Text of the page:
Lava Canyon Trail 184

Mount Saint Helens National Volcanic Monument, Washington

Distance2.4mi
Elevation Gain1,758ft
Trailhead Elevation2,838ft
Top2,838ft
Elevation Min/Max1698/2838ft
Elevation Start/End2838/2838ft

Lava Canyon Trail 184

Lava Canyon Trail 184 is a hiking trail in Skamania County, Washington. It is within Mount Saint Helens National Volcanic Monument. It is 2.4 miles long and begins at 2,838 feet altitude. Traveling the entire trail is 4.9 miles with a total elevation gain of 1,758 feet. The Lava Canyon Interpretive Site attraction and the Lava Canyon Trailhead parking are near the trailhead. There are also a picnic site, an information board, and a restrooms. The Lava Canyon bare rock can be seen along the trail. There are also a viewpoint and a cliff along the trail. This trail connects with the following: Smith Creek Trail, Ship and Lava Canyon Loop Trail.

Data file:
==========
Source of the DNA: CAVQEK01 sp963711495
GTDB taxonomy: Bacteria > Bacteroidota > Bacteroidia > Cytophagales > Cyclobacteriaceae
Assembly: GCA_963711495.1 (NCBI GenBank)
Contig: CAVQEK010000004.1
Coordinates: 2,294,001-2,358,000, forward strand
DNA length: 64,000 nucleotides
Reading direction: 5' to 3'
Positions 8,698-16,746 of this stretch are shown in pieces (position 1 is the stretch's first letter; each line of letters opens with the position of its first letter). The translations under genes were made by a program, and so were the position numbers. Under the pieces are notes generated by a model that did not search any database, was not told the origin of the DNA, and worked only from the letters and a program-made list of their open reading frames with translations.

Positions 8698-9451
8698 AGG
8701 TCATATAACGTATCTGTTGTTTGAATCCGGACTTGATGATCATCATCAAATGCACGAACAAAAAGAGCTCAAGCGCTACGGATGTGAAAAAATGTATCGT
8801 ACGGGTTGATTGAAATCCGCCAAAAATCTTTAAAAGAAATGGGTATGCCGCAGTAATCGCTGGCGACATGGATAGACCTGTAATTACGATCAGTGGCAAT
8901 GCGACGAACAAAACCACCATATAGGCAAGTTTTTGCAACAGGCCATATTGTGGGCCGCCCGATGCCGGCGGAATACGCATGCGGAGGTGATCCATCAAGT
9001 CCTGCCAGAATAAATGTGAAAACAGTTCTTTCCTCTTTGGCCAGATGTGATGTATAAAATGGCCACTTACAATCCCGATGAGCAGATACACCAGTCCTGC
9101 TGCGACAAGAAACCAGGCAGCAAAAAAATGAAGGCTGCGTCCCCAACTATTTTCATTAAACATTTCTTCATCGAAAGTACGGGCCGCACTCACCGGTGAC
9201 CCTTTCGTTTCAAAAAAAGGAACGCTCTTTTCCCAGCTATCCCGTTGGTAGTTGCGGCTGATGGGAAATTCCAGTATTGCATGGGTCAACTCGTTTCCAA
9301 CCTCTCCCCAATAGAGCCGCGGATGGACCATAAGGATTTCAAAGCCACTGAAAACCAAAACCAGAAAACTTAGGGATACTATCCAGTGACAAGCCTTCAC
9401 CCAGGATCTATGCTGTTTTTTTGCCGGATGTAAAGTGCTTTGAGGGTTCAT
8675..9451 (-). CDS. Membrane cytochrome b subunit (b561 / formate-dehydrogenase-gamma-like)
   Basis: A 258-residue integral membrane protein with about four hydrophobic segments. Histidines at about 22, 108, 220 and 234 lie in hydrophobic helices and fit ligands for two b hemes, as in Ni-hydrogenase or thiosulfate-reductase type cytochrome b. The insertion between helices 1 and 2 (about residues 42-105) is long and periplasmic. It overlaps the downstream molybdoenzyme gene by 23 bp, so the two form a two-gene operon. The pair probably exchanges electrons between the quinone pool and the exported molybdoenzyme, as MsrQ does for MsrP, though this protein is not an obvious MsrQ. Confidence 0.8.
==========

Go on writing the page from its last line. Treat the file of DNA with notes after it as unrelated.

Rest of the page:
Lava Canyon Trail 184 Professional Reviews and Guides

"There are two hike possibilities from the Lava Canyon Trailhead: a short loop past some of the best waterfalls at Mount St. Helens, and a difficult descent of the Muddy River Gorge, aka Lava Canyon. Whichever hike you choose, the first 0.3 mile is paved and barrier-free.

This lahar split near the present site of Lahar Viewpoint, with part of it racing down Pine Creek. The rest rushed down the Muddy River Gorge, aka Lava Canyon, removing all the vegetation as it went. Below the gorge the lahar continued down the Muddy River, smashing and carrying away almost everything in its path and depositing a large volume of logs into Swift Reservoir. This is not the first time a lahar has scoured the timber from Lava Canyon. Geologic evidence shows that this has happened before and in all likelihood will happen again."

"Hike into a dramatic chasm formed by an ancient lava flow and scoured clean of vegetation by a massive mudflow during the 1980 eruption. Pass by a half dozen waterfalls. Cross a high suspension bridge. Teeter along the edge of steep cliffs and descend into the heart of the chasm on a 30-foot steel ladder."